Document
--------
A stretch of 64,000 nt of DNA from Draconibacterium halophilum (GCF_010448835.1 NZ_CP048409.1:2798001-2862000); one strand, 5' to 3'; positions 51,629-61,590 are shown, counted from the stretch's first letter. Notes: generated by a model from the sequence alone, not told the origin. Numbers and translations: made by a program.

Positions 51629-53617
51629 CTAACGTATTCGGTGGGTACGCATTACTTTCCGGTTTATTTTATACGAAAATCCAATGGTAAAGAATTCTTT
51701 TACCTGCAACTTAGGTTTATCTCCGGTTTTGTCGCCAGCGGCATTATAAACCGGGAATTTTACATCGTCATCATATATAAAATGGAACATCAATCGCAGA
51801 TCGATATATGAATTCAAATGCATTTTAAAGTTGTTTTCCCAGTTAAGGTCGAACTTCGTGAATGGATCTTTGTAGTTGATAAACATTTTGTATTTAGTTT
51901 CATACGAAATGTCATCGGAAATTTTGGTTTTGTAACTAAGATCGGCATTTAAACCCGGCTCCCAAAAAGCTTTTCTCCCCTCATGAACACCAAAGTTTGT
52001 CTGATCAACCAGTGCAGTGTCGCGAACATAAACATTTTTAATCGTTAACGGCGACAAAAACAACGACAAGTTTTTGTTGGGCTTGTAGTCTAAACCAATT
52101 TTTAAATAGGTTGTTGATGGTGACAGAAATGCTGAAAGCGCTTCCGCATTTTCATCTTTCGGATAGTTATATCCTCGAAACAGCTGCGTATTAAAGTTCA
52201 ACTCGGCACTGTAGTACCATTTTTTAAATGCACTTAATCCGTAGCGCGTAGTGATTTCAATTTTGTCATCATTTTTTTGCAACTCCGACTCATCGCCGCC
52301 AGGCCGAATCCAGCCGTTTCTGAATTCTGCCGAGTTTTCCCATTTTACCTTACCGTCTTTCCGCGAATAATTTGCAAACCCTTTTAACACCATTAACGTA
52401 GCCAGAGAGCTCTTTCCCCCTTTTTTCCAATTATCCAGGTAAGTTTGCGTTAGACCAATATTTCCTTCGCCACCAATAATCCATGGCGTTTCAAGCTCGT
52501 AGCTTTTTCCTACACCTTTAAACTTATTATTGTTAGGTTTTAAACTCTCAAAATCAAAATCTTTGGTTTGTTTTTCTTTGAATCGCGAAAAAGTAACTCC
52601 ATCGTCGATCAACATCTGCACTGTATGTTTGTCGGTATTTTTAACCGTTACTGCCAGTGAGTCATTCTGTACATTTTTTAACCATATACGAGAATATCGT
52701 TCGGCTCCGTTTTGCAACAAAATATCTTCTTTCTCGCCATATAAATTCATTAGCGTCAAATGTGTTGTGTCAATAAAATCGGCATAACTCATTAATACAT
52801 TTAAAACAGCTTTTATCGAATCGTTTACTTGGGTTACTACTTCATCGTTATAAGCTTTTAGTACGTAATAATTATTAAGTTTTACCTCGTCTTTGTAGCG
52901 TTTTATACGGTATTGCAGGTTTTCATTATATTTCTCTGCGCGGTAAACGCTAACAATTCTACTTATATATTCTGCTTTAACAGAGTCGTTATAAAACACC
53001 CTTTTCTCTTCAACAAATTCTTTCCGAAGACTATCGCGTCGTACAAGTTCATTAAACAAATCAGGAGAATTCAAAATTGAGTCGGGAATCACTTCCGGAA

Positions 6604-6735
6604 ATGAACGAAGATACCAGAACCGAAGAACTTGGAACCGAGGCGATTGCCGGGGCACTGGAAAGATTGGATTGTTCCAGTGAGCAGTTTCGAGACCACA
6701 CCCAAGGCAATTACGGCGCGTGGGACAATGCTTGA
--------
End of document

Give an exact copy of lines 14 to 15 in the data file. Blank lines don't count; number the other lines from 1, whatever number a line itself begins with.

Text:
52701 TCGGCTCCGTTTTGCAACAAAATATCTTCTTTCTCGCCATATAAATTCATTAGCGTCAAATGTGTTGTGTCAATAAAATCGGCATAACTCATTAATACAT
52801 TTAAAACAGCTTTTATCGAATCGTTTACTTGGGTTACTACTTCATCGTTATAAGCTTTTAGTACGTAATAATTATTAAGTTTTACCTCGTCTTTGTAGCG